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Which supplements and protein shakes will help you to gain weight?


Which supplements and protein shakes will help you to gain weight?

If you’re struggling to gain weight through your diet alone, you might want to consider taking a supplement to help you achieve your weight-gain goals.

Instead of seeking out high-calorie foods like creamy pasta, ice cream or cake, skip the associated health complications and gain your weight the healthy way. These foods will result in weight gain before too long, but as a result of the empty calories and lack of protein, you’ll find yourself gaining fat, rather than muscle.

Whatever your current weight, you can add mass and bulk with the help of a gainer supplement or protein shake.

It’s common to be initially unsure about taking supplements to gain weight. However, it’s actually a very effective way to get the nutrients you need without having to spend hours eating each day. Further, whole foods can be expensive, so supplements and shakes can be a cost-effective way to get high-quality nutrition at a low price.

The main types of weight gainer supplements

  1. Protein shakes

If you’re wary of downing a protein shake for weight gain, you needn’t be. Whether you’re currently underweight or simply want to pack on bulk, protein powders are a tried-and-tested way to add muscle to even the slenderest of frames.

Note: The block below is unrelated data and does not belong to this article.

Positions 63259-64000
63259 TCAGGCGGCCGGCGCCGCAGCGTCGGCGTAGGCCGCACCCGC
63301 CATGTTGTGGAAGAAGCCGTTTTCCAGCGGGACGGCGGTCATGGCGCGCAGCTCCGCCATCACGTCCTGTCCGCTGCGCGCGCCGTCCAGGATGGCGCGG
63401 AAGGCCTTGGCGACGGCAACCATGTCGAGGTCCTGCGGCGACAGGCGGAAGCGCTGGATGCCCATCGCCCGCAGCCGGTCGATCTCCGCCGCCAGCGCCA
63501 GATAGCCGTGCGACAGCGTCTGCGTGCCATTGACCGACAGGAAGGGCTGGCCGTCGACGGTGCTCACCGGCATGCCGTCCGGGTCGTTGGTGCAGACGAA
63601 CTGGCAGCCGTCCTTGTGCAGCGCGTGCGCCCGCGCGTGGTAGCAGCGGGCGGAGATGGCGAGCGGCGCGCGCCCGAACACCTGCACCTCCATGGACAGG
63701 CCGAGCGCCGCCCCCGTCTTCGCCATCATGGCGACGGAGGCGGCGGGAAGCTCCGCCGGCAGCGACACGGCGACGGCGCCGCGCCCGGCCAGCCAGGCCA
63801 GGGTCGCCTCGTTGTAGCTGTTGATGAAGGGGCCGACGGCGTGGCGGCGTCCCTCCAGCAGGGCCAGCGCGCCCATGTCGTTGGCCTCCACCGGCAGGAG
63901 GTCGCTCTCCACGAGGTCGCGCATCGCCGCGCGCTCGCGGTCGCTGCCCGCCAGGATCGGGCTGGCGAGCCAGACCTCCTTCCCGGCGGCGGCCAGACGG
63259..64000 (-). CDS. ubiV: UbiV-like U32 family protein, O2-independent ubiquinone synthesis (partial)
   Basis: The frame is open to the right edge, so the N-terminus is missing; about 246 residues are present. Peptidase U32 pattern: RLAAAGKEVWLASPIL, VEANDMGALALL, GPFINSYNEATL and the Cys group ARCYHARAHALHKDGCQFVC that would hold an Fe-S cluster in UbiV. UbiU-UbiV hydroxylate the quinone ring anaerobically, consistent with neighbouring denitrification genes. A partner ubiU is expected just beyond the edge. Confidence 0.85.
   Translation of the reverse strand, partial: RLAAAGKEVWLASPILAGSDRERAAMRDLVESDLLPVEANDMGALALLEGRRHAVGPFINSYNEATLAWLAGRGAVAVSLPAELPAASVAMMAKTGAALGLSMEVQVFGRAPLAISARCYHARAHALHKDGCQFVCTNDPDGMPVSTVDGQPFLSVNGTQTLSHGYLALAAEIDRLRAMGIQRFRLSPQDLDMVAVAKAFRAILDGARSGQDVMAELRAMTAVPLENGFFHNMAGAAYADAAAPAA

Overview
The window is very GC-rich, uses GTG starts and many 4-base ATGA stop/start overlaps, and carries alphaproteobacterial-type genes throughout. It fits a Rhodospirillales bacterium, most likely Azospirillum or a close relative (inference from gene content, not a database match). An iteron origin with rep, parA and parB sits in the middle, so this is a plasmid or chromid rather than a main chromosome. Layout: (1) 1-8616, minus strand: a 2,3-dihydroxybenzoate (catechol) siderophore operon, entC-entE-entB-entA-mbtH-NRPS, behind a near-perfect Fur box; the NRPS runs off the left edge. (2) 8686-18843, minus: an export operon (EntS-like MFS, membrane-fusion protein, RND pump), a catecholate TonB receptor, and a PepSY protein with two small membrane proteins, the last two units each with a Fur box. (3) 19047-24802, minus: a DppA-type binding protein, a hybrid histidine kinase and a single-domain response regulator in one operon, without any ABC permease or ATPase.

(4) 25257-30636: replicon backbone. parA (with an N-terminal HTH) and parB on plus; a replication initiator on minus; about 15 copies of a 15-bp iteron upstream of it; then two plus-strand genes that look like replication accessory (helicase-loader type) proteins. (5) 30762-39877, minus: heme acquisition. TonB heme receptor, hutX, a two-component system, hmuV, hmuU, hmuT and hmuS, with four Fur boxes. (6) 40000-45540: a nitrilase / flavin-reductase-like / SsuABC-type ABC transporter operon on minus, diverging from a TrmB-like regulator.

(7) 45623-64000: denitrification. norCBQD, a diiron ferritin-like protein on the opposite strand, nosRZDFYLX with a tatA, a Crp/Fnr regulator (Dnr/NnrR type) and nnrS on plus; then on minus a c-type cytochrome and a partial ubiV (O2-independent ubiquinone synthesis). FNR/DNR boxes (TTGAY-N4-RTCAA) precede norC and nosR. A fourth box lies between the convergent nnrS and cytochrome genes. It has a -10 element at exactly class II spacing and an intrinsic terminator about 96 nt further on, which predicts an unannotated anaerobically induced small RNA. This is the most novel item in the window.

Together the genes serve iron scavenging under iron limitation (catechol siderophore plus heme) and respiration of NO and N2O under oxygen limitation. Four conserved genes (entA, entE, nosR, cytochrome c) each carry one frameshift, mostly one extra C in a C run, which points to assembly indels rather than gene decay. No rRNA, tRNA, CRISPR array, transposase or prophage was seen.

Usually found in a ready-to-mix powder, protein shakes for weight gain are widely available and come in a range of flavours and types. The most common protein powder for weight gain is whey protein, which is made from milk, but other types including casin (also derived from milk), beef, soy, pea, hemp, rice and oat protein are also popular.

Protein powder derived from animal sources are ‘complete proteins’, which means they have all the essential amino acids your body needs for building muscle. Protein powder from vegan sources are ‘incomplete proteins’ – they contain some of the amino acids– but you’ll have to be sure to get the other amino acids in your diet for optimum muscle-building results.1

You can do this easily by ensuring you eat plenty of other vegan protein sources such as nuts, beans, oats or soya every day.